NEW YORK ‚?? Hundreds of elderly and disabled New Yorkers who were hurriedly evacuated from seaside nursing homes and assisted living residences after Superstorm Sandy are still in a grim limbo two months later, sleeping on cots in temporary quarters without such comforts as private bathrooms or even regular changes of clothes.
Their plight can be seen at places like the Bishop Henry B. Hucles Episcopal Rehabilitation and Skilled Nursing Center in Brooklyn, which was full before the refugees arrived and is now swollen to nearly double its licensed capacity.
For eight weeks, close to 190 patients forced out of the flooded Rockaway Care Center in Queens have been shoehorned into every available space at the 240-bed Bishop Hucles.
Most still didn‚??t have beds last week. Instead, they bunked on rows of narrow, increasingly filthy Red Cross cots in rooms previously used for physical therapy or community activities. More than a dozen slept nightly in the nursing home‚??s tiny chapel.
Amid the overcrowding, a 69-year-old patient left the home unnoticed at 7:30 p.m. on Dec. 14, slipping past security measures intended to keep residents with dementia from wandering off. The facility didn‚??t alert police until 5:18 a.m. She wandered for two days before turning up unhurt at a hospital in another part of Brooklyn, police said.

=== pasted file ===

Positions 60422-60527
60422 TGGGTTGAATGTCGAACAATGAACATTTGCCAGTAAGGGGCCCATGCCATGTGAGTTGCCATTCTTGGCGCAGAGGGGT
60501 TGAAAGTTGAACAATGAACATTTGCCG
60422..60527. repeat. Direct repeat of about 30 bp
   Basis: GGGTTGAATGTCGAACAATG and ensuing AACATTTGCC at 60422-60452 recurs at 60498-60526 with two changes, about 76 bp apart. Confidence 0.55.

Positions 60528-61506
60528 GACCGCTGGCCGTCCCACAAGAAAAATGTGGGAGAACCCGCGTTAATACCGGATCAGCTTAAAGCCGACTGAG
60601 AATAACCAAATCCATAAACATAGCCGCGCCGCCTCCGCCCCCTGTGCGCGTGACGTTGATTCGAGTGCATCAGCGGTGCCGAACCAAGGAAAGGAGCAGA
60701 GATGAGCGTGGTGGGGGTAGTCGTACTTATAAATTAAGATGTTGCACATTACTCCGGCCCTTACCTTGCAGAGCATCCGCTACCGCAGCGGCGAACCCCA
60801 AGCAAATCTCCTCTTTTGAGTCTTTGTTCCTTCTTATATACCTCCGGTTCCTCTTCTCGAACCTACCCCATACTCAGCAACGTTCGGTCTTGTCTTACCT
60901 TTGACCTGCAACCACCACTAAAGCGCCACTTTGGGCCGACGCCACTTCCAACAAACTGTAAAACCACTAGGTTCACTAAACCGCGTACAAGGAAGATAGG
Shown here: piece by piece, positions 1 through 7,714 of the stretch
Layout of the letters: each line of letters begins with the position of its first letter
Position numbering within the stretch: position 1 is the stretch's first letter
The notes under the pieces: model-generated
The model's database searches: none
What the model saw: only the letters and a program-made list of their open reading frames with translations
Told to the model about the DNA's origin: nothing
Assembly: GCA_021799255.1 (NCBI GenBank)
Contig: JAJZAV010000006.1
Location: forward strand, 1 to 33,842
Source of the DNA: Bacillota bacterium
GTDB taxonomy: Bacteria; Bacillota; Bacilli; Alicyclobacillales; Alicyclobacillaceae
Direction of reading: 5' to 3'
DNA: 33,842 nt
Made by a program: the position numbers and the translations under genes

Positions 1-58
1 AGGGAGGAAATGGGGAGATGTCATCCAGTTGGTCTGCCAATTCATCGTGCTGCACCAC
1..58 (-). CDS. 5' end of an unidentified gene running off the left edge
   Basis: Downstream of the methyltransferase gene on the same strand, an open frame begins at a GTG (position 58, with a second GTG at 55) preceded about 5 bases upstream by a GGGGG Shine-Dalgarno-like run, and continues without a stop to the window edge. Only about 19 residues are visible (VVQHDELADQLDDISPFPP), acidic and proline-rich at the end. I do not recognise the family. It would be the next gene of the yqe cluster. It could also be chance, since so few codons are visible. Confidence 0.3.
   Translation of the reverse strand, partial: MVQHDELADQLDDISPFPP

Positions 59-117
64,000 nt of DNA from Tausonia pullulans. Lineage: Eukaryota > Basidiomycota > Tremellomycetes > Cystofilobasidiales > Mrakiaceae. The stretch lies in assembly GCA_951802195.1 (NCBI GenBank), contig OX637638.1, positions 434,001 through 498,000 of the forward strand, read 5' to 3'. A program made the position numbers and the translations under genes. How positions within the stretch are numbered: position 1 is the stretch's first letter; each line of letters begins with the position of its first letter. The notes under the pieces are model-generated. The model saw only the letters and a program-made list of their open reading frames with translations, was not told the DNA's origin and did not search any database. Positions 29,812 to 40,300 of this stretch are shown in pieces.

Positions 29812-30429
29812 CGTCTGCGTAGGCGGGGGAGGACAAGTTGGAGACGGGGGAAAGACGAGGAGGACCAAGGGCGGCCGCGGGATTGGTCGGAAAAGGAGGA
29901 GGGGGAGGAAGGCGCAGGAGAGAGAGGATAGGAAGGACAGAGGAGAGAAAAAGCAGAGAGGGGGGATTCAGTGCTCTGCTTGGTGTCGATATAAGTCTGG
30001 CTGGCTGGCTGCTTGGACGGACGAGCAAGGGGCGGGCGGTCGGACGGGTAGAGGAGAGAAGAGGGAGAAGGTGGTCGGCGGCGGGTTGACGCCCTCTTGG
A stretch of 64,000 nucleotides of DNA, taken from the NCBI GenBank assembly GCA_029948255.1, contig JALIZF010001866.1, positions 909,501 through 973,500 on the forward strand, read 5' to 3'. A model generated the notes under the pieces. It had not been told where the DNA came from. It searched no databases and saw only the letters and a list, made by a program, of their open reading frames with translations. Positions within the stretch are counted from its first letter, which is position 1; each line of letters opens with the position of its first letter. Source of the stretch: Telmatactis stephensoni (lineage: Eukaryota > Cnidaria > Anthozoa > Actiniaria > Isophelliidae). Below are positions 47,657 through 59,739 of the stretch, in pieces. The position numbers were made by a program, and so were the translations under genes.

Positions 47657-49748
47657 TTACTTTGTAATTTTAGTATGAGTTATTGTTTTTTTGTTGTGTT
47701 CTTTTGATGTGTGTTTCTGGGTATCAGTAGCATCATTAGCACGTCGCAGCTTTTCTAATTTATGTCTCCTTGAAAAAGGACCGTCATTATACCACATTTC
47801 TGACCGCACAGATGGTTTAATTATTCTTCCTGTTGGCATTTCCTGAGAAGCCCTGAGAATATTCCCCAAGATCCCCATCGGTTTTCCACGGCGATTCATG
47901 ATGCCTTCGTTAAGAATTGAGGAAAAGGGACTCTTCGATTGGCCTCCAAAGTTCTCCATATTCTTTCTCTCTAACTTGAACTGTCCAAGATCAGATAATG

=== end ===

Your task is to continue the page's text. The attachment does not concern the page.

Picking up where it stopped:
‚??It feels like a MASH unit here right now,‚?Ě said a staff member. ‚??The circumstance could not be more dire, and people are getting the best possible care we can manage.‚?Ě
More than 6,200 residents and patients were evacuated from 47 nursing and adult care homes as a result of the Oct. 29 storm, according to New York state‚??s Health Department.
Two thirds of those patients left after Sandy had already struck, hustled out of buildings in such a hurry that they were unable to bring belongings or clothing. Some left without identification.
At least six nursing homes and six adult care homes in New York City and Long Island remained closed as of Friday because of storm damage, according to state health officials. Seven other nursing homes had accepted some patients back, but not all.